More super, creative writing from Ryszard Kapuściński in The Soccer War, which was first published in 1990. I’ve written about his books before (Another Day of Life, and The Emperor), and always enjoy his works.
Much of The Soccer War concerns his reporting from Africa, especially West Africa, in the 1960s, and has nothing to do with football. He is always getting into, and somehow out of, scrapes: “In the course of one month I had driven through five countries. In four of them, there were states of emergency. In one, the president had just been overthrown; in a second, the president had saved himself only by chance; in a third, the head of the government was afraid to leave his house, which was surrounded by troops.”
The actual soccer war in question was between Salvador and Honduras, in 1969. There was much more to the conflict than disagreement over football, but a qualifying match in the World Cup helped to inflame passions. Kapuściński goes to the frontline to report back for the Polish Press Agency and gets into yet another tricky situation. He writes about the feelings and emotions of the soldiers who are doing the fighting at the behest of politicians. Many of the troops don’t even know why there is a conflict.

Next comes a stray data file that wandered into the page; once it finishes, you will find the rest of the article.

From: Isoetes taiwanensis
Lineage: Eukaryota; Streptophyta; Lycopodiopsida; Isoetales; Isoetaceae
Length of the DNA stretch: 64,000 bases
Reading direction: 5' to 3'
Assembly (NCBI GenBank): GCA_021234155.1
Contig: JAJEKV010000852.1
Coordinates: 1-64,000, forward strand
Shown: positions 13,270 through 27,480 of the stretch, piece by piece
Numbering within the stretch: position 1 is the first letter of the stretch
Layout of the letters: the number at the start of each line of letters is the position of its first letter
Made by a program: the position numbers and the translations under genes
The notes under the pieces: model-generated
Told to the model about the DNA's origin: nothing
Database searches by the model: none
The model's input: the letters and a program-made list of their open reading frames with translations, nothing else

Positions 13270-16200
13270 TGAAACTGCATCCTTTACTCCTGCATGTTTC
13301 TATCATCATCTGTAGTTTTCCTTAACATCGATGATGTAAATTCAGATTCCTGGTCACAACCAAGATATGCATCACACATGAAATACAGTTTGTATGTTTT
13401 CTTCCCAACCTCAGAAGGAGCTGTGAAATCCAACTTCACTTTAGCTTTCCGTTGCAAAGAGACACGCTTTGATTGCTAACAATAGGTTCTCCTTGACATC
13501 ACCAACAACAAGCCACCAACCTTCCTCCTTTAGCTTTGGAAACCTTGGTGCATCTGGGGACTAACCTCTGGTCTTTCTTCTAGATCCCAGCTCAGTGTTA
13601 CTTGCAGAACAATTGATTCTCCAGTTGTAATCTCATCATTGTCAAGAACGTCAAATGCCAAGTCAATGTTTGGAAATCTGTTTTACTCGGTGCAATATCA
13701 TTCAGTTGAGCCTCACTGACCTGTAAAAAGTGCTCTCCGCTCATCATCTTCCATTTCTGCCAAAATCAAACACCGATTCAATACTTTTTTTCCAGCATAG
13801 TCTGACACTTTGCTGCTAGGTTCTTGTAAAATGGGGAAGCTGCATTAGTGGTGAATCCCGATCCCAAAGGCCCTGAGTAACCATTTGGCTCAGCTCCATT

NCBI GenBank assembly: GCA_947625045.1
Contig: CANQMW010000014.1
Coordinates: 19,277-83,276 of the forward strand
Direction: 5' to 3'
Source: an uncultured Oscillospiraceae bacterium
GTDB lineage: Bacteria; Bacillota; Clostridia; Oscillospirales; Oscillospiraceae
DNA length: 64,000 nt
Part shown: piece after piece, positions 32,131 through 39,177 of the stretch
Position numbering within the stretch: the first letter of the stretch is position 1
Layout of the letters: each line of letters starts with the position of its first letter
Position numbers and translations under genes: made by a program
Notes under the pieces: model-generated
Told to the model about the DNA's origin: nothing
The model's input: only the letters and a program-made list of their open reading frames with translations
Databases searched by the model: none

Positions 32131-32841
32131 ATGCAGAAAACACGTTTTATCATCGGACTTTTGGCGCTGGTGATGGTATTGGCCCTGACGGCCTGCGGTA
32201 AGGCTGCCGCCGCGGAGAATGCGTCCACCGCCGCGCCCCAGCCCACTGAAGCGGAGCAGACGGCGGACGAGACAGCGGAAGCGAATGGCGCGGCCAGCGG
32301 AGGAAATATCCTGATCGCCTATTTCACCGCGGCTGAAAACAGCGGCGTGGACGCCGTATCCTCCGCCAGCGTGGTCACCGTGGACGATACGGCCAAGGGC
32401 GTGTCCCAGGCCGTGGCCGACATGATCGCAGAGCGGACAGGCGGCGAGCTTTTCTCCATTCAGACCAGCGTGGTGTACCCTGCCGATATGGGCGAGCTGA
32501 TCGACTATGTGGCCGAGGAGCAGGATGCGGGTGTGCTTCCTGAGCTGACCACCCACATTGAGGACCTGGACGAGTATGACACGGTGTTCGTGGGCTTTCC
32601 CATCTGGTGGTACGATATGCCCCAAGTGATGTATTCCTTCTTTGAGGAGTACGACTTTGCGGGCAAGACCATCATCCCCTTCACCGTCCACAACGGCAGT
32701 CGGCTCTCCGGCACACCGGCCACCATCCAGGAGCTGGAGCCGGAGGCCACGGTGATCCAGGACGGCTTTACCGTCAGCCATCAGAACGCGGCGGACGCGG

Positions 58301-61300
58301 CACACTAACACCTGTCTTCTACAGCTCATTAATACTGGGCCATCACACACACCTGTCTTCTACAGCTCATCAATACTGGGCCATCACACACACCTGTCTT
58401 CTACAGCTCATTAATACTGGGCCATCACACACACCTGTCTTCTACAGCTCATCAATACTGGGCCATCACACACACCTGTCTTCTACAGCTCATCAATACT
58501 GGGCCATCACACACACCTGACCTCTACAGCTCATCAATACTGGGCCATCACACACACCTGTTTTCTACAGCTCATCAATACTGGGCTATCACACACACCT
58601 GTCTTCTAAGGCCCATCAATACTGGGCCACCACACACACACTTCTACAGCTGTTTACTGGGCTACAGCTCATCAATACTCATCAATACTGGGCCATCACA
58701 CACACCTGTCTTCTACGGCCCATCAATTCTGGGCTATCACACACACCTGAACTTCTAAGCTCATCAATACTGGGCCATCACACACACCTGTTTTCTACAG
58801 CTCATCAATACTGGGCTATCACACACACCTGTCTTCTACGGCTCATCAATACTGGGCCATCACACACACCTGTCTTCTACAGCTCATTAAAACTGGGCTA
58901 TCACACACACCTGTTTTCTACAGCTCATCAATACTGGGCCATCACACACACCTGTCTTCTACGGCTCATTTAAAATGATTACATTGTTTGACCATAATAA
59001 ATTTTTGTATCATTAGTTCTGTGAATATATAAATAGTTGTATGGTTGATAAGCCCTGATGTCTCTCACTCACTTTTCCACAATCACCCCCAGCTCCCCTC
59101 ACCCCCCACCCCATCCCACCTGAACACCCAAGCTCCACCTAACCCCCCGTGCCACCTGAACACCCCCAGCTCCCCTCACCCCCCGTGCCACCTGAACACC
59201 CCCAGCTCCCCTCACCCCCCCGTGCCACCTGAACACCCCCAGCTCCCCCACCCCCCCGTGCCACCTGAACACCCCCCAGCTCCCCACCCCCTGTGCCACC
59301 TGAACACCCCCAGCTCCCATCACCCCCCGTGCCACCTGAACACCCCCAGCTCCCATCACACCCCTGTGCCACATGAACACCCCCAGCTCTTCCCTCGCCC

Later on, he gets bitten by a scorpion whilst in the Ogaden, in 1976, covering a conflict between Ethiopia and Somalia. One wonders how he survived all the scrapes.